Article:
Here’s how a planned large-scale set of roving ideas and goals ends up being a case of just doing one thing right.
The original plan when I cooked up Just Solve The Problem Month was that there was a set of problems out there that just needed a few hundred people to contribute time and effort, and some otherwise seemingly insurmountable problems could be solved or really, really beaten down into a usable form.
Aaaaand what instead happened was:
- We announced and set up a Just Solve The Problem Wiki for the first problem.
- A lot of people worked on the Wiki.
- I got very busy.
- People kept working on the Wiki.
- It’s been two years.
So, basically, we have one single output from this idea.
And that idea is the File Formats Wiki.
The File Formats Wiki has been progressively, constantly updated to for two years and has now entered its third year of existence. If you check the statistics page, you can see there’s been thousands of pages added.
I had previously said that November could be Just Solve the Problem Month. Well, the machine that this Wiki is on had to get some maintenance, so I moved it to December. And now, it’s just File Formats Month, I think…. that’s a good enough project itself.
That is, now.
So let’s go over it again, shall we?
The world has a problem. Well, the world has many problems, but this one is a big one.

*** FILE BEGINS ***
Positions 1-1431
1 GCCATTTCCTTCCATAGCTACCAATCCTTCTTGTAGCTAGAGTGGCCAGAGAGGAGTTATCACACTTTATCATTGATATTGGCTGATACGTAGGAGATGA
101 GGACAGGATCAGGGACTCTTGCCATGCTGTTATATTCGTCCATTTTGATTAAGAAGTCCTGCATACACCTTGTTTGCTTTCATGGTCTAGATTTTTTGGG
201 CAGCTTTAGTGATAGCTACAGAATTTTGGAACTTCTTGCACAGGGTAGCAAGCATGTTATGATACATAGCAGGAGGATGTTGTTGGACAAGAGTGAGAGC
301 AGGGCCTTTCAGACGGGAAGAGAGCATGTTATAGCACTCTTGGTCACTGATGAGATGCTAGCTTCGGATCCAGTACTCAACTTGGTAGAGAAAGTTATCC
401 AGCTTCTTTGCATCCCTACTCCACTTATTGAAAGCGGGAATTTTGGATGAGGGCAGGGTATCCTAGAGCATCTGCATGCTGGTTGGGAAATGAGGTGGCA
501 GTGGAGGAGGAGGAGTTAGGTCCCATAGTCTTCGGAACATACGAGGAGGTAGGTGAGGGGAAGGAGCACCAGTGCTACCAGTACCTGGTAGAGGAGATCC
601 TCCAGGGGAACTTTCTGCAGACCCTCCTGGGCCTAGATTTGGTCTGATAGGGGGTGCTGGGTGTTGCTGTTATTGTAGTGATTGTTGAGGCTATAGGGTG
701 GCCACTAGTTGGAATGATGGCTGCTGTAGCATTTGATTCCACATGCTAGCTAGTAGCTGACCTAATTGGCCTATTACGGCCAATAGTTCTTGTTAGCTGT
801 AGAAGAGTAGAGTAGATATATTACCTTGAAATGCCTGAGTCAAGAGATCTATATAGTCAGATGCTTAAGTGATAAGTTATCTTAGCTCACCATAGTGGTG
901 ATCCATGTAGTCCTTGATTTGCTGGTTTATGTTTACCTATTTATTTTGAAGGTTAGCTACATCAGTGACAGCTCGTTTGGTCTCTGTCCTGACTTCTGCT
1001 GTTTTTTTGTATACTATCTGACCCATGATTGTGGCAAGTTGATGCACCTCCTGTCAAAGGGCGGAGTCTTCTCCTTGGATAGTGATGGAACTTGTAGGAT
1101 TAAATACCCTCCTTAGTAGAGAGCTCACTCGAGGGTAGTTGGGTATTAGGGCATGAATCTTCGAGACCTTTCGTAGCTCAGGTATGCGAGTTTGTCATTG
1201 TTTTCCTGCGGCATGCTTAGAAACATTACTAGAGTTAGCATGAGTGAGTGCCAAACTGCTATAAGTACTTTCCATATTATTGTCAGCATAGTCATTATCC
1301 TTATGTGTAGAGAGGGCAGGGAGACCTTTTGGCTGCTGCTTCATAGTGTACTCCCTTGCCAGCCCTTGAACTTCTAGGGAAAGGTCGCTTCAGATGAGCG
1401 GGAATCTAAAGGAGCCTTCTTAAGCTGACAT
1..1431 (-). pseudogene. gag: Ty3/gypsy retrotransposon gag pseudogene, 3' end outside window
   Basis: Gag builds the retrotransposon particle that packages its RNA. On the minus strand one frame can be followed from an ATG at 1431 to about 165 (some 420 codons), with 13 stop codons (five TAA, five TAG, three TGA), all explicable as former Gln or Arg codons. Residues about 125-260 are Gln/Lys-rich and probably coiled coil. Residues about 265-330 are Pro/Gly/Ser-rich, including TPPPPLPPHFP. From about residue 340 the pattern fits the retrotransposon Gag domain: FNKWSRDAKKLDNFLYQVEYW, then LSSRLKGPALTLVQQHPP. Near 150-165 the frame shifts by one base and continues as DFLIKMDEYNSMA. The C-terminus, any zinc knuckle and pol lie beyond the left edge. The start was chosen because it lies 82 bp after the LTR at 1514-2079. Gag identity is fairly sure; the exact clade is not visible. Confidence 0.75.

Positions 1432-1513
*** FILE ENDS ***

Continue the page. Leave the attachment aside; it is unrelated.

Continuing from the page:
Oh, we have been so good at file formats. We’ve happily come up with file formats whenever and however we want to, whenever information has been captured up into a bundle. We’re so good at it, we often don’t even look at what formats are out there – we just make a new one. And then we later change the file format we created to accommodate some problem we didn’t account for, and so the file format becomes “file format v2.0” or “file format NG” or even worse “entirely new name for file format”.
And then we forget about them.
Really new file formats, that is, ones created in the last five to ten years, are pretty lucky, relatively – there are webpages and standards posted into all sorts of locations, and utilities available besides, to deal with them. And really, as time has gone on, one person or another will document a file format to the best of their ability, stick it on a webpage, and there it will set for some time before being deleted or forgotten.
All of this is a problem. This is a problem that can be solved.
We’ve set up a Wiki, called the File Formats Wiki.
Everything on it is Creative Commons 0 (Public Domain-ish) because it turns out you can’t just say something is “Public Domain” and have it stick worldwide. But the contract is basically that – everything on the FF Wiki can be used anywhere else – the knowledge can be spread to other similar projects (and there are some) and every boat can be lifted.
Every file format or container for information is eligible. We even have Piano Rolls, Tree Rings, DNA, and Spoken Languages. Obviously, our big focus is on computer file formats, though.
We’re looking for descriptions, links, clarifications, and tracking down of documents. We want to make this stuff get assembled in one place as best as one can.
We want it that when you find something is in ‘a format’, that this Wiki could be your first stop on the research, and possibly your last one as well.
You register, you can edit it, and you can get started basically immediately.
I’ll be working on it all month. I hope you will too.
Let’s solve this problem!
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